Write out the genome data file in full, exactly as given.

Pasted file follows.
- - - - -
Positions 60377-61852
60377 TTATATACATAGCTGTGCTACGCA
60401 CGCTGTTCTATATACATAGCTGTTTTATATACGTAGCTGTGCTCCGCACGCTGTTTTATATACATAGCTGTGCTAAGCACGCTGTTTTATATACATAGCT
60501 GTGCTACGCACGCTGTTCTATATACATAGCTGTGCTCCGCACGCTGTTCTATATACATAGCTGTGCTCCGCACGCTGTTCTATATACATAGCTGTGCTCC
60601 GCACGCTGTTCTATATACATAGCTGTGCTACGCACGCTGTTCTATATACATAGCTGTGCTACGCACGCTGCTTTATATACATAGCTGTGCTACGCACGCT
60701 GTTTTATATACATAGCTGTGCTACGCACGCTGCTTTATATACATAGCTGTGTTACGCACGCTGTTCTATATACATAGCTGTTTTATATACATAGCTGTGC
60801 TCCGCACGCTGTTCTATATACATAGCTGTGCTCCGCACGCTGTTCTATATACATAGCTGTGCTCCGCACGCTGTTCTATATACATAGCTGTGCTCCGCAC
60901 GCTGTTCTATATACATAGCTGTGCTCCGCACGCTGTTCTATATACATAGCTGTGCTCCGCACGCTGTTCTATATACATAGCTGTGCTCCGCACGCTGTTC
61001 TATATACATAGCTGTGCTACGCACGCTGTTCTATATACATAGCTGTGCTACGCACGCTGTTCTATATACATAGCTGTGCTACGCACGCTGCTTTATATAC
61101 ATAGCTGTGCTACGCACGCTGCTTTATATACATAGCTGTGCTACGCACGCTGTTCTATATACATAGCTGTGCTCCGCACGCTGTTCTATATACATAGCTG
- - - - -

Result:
Positions 60377-61852
60377 TTATATACATAGCTGTGCTACGCA
60401 CGCTGTTCTATATACATAGCTGTTTTATATACGTAGCTGTGCTCCGCACGCTGTTTTATATACATAGCTGTGCTAAGCACGCTGTTTTATATACATAGCT
60501 GTGCTACGCACGCTGTTCTATATACATAGCTGTGCTCCGCACGCTGTTCTATATACATAGCTGTGCTCCGCACGCTGTTCTATATACATAGCTGTGCTCC
60601 GCACGCTGTTCTATATACATAGCTGTGCTACGCACGCTGTTCTATATACATAGCTGTGCTACGCACGCTGCTTTATATACATAGCTGTGCTACGCACGCT
60701 GTTTTATATACATAGCTGTGCTACGCACGCTGCTTTATATACATAGCTGTGTTACGCACGCTGTTCTATATACATAGCTGTTTTATATACATAGCTGTGC
60801 TCCGCACGCTGTTCTATATACATAGCTGTGCTCCGCACGCTGTTCTATATACATAGCTGTGCTCCGCACGCTGTTCTATATACATAGCTGTGCTCCGCAC
60901 GCTGTTCTATATACATAGCTGTGCTCCGCACGCTGTTCTATATACATAGCTGTGCTCCGCACGCTGTTCTATATACATAGCTGTGCTCCGCACGCTGTTC
61001 TATATACATAGCTGTGCTACGCACGCTGTTCTATATACATAGCTGTGCTACGCACGCTGTTCTATATACATAGCTGTGCTACGCACGCTGCTTTATATAC
61101 ATAGCTGTGCTACGCACGCTGCTTTATATACATAGCTGTGCTACGCACGCTGTTCTATATACATAGCTGTGCTCCGCACGCTGTTCTATATACATAGCTG